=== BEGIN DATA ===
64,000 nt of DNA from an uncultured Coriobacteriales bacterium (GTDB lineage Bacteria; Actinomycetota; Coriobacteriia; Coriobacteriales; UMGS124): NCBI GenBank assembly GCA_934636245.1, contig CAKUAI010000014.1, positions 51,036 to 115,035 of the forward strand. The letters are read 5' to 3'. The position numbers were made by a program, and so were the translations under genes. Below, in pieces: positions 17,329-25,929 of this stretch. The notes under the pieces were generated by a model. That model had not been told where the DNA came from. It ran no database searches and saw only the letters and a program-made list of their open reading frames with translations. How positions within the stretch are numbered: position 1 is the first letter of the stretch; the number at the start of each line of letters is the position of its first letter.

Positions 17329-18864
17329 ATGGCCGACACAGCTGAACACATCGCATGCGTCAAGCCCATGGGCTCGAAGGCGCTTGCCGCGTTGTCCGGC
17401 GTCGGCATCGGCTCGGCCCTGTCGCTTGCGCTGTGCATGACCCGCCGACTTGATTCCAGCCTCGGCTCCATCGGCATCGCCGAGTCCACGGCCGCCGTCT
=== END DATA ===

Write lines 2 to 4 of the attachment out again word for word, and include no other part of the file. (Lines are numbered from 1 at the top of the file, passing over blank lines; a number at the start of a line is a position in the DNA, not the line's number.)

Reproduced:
Positions 17329-18864
17329 ATGGCCGACACAGCTGAACACATCGCATGCGTCAAGCCCATGGGCTCGAAGGCGCTTGCCGCGTTGTCCGGC
17401 GTCGGCATCGGCTCGGCCCTGTCGCTTGCGCTGTGCATGACCCGCCGACTTGATTCCAGCCTCGGCTCCATCGGCATCGCCGAGTCCACGGCCGCCGTCT